Cindy Crabb provides a DIY tour of the promise and perils of sexual relationships in Learning Good Consent. Building ethical relationships is one of the most important things we can do, but sex, consent, abuse, and support can get complicated. This collection is an indispensable guide to both preventing sexual violence and helping its survivors to heal. Includes a foreword by Kiyomi Fujikawa and Jenna Peters-Golden.
“Whether or not you think you need it, whether or not you’re a survivor, or dating a survivor, or even having sex, you would probably benefit from reading this book. And the people you choose to be intimate with will probably thank you for making their safety a priority.” —Nomy Lamm, Feminist Review
“Learning Good Consent … offers powerful, complicated information (instead of shallow questions and uncomplicated answers). This book speaks to those who are unlearning silence as a safety/communication strategy.” —Jen Cross, make/shift
“Essential reading.” —Colin Atrophy Hagendorf, author of Slice Harvester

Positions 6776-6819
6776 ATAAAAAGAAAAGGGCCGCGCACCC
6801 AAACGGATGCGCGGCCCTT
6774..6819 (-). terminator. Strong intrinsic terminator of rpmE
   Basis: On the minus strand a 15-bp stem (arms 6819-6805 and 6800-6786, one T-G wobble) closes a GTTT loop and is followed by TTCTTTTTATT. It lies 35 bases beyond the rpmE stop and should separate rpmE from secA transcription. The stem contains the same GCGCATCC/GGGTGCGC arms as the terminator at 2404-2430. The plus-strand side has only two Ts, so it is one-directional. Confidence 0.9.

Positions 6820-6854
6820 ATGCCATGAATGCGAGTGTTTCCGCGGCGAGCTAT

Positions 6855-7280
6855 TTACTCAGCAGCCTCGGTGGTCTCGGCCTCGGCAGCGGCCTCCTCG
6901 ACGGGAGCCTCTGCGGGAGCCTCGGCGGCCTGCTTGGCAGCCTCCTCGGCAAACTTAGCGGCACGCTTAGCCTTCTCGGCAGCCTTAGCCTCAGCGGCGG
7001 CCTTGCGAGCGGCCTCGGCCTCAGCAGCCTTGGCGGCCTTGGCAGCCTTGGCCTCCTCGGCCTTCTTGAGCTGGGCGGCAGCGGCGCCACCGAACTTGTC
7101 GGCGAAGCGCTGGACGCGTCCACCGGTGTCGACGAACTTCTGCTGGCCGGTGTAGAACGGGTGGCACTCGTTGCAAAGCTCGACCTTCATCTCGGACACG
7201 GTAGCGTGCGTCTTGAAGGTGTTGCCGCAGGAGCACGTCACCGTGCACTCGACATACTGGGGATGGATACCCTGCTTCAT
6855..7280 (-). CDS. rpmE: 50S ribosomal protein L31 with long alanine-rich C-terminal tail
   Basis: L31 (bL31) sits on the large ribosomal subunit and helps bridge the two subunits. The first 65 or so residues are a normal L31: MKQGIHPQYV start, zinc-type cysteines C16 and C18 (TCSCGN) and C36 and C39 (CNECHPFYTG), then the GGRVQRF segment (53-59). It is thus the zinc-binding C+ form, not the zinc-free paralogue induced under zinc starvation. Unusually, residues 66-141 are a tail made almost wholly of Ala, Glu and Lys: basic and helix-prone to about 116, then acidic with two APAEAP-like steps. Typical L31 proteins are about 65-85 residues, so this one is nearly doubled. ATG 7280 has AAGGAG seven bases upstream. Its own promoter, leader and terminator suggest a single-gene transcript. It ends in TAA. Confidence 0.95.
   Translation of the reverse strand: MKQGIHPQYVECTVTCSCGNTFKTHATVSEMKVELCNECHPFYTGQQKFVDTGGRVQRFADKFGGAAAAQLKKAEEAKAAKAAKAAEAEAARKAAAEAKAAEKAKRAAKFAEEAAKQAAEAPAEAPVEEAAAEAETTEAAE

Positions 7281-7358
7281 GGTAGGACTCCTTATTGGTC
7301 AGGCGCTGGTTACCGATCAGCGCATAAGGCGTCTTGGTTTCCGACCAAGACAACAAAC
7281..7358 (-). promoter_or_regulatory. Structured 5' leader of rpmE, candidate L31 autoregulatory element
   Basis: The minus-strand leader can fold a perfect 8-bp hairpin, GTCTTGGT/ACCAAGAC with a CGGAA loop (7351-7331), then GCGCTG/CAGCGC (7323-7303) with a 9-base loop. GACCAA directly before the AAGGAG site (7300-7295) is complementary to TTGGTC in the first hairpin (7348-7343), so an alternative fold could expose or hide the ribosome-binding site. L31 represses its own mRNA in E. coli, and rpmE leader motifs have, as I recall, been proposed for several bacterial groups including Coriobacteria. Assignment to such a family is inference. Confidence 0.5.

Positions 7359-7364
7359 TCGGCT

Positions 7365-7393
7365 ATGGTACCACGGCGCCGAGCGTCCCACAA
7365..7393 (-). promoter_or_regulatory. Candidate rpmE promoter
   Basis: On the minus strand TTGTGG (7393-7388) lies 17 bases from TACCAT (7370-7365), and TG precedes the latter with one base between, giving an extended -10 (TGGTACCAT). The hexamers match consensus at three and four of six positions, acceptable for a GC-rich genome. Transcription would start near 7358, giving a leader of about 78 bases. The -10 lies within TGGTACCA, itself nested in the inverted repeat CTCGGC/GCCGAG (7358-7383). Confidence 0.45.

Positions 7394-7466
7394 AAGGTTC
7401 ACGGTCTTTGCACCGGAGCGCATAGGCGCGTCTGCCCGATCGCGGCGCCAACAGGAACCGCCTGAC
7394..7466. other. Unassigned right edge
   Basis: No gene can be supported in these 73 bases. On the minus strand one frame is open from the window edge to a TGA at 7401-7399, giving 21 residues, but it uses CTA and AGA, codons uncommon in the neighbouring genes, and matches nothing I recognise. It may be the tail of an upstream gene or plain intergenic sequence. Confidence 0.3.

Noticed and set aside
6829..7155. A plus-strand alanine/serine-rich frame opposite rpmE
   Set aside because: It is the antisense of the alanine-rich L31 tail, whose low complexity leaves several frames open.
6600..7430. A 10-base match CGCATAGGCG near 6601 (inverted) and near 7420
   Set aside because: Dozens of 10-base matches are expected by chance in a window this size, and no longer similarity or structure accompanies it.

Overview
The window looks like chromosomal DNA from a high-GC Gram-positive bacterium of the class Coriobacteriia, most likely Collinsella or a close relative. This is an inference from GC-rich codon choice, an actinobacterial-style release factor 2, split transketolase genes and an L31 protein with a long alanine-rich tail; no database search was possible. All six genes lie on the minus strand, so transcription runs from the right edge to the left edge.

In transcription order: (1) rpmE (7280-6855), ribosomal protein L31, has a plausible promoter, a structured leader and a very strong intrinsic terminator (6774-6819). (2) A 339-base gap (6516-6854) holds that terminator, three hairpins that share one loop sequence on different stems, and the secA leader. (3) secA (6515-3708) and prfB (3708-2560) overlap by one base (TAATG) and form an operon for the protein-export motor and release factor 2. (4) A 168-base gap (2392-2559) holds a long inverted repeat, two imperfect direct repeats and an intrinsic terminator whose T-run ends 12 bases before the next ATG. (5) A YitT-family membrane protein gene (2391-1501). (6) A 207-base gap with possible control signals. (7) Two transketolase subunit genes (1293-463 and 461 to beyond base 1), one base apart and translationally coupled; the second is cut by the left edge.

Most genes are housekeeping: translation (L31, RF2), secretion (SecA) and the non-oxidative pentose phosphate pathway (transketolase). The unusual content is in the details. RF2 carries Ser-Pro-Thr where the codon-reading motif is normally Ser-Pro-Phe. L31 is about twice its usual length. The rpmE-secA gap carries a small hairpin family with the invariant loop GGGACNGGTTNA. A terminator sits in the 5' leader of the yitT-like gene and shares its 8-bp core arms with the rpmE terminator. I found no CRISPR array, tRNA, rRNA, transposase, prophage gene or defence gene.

“What this book does is to stress consent: not ‘no means no,’ or even ‘yes means yes,’ but ‘Do you want me to stay here with you?’ ‘Are you here?’ ‘I thought I wanted this, but I’m not sure now.’ ‘Do you think we should take this farther?’ I’m moved that this book is here. It matters.” —Alison Piepmeier, author of Girl Zines: Making Media, Doing Feminism
Cindy Crabb is an author of the influential, feminist, autobiographical ‘zine Doris, which has been anthologized into two books: The Encyclopedia of Doris: Stories, Essays and Interviews and Doris: An Anthology 1991–2001. Her essays and analyses of the impact of her writing have appeared in numerous books and magazines, including: The Riot Grrrl Collection; Stay Solid! A Radical Handbook for Youth; Girl Zines: Making Media, Doing Feminism; and We Don’t Need Another Wave: Dispatches from the Next Generation of Feminists.